Featured Research

from universities, journals, and other organizations

Arsenic And Old Telomerase: Hopkins Researchers Unravel Effects Of Arsenic On Human Cells

Date:
November 15, 2001
Source:
Johns Hopkins Medical Institutions
Summary:
Researchers at Johns Hopkins report discovering a mechanism that may account for the paradoxical effects of arsenic, which is both a treatment for cancer and a carcinogen.

Researchers at Johns Hopkins report discovering a mechanism that may account for the paradoxical effects of arsenic, which is both a treatment for cancer and a carcinogen.

Related Articles


Once a crucial element in the medical repertoire of Hippocrates for successfully treating infections like malaria, syphilis and yaws, arsenic is also an effective treatment for certain types of leukemia, or cancer of white blood cells. Long-term exposure to arsenic in drinking water, however, has been linked to cancer of the bladder, lungs, skin, kidney, nasal passages, liver and prostate.

"Arsenic has dual effects depending on the background; in normal cells it can cause cancer, and in cancerous cells it can lead to cell death. We have found one mechanism that may explain both of these effects," says Chi V. Dang, M.D., professor and director of hematology at Hopkins and co-author of the paper.

Specifically, Dang and his team found that arsenic inhibits transcription of a gene, hTERT, that in turn inhibits the expression of telomerase, an enzyme that protects the ends of chromosomes. Low levels of telomerase cause end-to-end fusions of chromosomes, which promote genetic instability. This instability may then lead to cancer in healthy cells and apoptosis, or cell death, in cancerous cells, according to Dang.

The Hopkins researchers report their findings in the current issue of The Journal of Clinical Investigation.

Serendipity had much to do with the discovery, according to Dang. While investigating how cancer cells react to arsenic, one of the researchers, Wen-Chien Chou, a graduate student in human genetics and molecular biology at Hopkins, noticed that some of the cells were abnormally large and tended to die sooner than expected. They then found that these big cells also had end-to-end fusion of their chromosomes, suggesting that arsenic was somehow causing genetic instability.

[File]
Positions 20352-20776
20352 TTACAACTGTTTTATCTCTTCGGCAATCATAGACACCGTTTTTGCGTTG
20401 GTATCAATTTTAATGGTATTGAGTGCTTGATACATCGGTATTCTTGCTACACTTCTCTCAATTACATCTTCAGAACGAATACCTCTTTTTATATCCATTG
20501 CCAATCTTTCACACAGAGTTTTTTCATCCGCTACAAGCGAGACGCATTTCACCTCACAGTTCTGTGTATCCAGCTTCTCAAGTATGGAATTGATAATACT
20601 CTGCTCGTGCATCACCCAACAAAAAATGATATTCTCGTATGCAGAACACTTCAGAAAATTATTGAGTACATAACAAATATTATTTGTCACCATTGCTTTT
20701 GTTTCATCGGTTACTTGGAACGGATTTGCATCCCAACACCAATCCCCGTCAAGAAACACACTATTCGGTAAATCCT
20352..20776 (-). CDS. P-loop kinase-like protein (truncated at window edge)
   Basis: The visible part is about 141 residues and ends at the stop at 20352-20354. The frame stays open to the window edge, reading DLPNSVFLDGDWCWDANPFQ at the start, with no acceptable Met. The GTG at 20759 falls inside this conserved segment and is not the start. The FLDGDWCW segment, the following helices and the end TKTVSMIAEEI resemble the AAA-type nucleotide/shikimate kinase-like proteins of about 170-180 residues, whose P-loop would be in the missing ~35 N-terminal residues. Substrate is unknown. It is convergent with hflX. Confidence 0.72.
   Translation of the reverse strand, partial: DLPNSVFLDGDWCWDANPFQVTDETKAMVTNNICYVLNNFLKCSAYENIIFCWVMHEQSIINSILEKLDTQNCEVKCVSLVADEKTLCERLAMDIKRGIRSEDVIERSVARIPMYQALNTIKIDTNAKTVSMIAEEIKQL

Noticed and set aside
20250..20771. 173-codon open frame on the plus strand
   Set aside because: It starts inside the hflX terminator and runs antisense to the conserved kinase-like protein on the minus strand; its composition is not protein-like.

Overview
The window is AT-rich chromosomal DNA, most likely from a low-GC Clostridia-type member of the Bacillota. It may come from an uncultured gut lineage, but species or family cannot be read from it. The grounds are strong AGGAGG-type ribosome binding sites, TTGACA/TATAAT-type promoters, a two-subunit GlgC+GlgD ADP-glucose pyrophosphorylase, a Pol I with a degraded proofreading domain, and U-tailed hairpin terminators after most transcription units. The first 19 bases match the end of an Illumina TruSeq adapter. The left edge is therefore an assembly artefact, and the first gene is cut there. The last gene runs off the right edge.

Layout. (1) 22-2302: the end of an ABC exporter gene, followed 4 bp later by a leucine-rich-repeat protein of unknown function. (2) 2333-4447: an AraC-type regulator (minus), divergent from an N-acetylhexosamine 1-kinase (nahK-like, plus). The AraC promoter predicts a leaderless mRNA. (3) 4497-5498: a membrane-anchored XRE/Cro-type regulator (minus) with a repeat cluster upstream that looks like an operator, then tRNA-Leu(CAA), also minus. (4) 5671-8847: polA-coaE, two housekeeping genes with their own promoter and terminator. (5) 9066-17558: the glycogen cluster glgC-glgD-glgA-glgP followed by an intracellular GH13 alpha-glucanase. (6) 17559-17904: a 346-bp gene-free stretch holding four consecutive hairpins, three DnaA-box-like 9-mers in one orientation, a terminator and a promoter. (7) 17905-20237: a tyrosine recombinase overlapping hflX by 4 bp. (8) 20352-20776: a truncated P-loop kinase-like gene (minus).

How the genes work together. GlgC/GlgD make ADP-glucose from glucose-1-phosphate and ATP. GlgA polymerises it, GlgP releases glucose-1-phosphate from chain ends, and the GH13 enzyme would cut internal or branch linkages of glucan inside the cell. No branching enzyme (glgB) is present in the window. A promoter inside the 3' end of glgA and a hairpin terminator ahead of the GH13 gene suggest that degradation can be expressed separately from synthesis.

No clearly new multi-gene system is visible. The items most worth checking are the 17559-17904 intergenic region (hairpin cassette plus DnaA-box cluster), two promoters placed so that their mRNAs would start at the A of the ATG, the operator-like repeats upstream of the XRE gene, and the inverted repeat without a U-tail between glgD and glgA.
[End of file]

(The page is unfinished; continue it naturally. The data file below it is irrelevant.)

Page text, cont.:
"It didn't take long to put two and two together," says Dang. "Once we saw the fused chromosomes we knew that telomerase might be responsible. So we did a very direct experiment that asked: Does arsenic inhibit telomerase? The answer is absolutely yes. Cells exposed to arsenic exhibit a dramatic inhibition of telomerase."

The findings have implications for both the development of therapies for treating cancer and for larger public health issues relating to acceptable levels of arsenic in drinking water.

"We've provided evidence that arsenic causes genetic instability potentially leading to cancer," says Dang. "This provides an underlying scientific reason for why we don't want high levels of arsenic in our drinking water." The World Health Organization (WHO), the Department of Health and Human Services (DHHS), and the EPA have determined that arsenic is carcinogenic to humans.

The results could also lead to development of more effective chemotherapy to treat leukemia. Studies in China and elsewhere have shown that the compound arsenic trioxide is very effective in treating acute promyelocytic leukemia (APL), a variant of acute myeloid leukemia that accounts for 10 percent to 15 percent of this cancer in adults, according to Dang.

"Chemotherapy works by attacking a number of different weak points of a cancer cell," says Dang. "Our findings put into perspective how arsenic can be used in combination with other drugs in chemotherapy to fight cancer."

Arsenic is a naturally occurring element found throughout the earth's crust and also in water, air, plants and animals. It is released into the environment through natural geological processes such as volcanism, erosion of rocks, forest fires, and through human industrial activity.